organisms, geologists employ a variety of techniques.These include some that establish a relative chronology in which occurrences can be placed in the correct sequence relative to one another or to some known succession of events.Knowing when a dinosaur or other animal lived is important because it helps us place them on the evolutionary family tree.Accurate dates also allow us to create sequences of evolutionary change and work out when species appeared or became extinct. These are: Where possible, several different methods are used and each method is repeated to confirm the results obtained and improve accuracy.his document discusses the way radiometric dating and stratigraphic principles are used to establish the conventional geological time scale.It is not about the theory behind radiometric dating methods, it is about their , and it therefore assumes the reader has some familiarity with the technique already (refer to "Other Sources" for more information).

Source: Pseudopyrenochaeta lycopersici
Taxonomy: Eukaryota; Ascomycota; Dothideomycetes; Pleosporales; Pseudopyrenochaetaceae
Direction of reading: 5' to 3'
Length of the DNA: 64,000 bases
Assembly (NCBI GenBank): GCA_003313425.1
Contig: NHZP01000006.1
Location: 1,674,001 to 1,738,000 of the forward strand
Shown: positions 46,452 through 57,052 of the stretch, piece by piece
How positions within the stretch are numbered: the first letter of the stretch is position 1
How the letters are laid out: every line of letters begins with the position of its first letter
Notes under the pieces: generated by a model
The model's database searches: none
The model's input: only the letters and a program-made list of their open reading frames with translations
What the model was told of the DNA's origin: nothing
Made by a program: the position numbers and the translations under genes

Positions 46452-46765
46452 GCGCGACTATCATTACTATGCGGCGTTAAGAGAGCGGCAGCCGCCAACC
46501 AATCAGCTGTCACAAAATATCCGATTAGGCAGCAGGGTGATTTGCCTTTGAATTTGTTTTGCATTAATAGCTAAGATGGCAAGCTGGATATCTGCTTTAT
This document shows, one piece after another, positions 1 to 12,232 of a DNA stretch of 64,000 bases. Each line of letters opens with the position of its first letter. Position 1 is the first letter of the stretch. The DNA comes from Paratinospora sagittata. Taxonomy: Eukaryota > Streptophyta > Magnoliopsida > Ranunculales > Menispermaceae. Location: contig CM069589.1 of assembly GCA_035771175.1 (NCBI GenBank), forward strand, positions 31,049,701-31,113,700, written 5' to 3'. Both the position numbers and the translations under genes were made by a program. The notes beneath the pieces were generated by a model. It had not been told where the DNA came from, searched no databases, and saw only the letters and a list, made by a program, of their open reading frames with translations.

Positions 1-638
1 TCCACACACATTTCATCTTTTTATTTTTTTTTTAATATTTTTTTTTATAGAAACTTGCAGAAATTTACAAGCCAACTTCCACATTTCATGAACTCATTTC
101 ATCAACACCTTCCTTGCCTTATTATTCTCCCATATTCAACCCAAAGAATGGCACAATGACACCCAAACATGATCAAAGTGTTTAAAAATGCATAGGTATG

Obviously, this works only for things which were once living.
As an example of how they are used, radiometric dates from geologically simple, fossiliferous Cretaceous rocks in western North America are compared to the geological time scale.
To get to that point, there is also a historical discussion and description of non-radiometric dating methods.
The example used here contrasts sharply with the way conventional scientific dating methods are characterized by some critics (for example, refer to discussion in "Common Creationist Criticisms of Mainstream Dating Methods" in the Age of the Earth FAQ and Isochron Dating FAQ).
A common form of criticism is to cite geologically complicated situations where the application of radiometric dating is very challenging.